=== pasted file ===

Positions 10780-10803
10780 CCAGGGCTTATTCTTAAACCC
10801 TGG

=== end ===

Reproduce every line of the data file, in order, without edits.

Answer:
Positions 10780-10803
10780 CCAGGGCTTATTCTTAAACCC
10801 TGG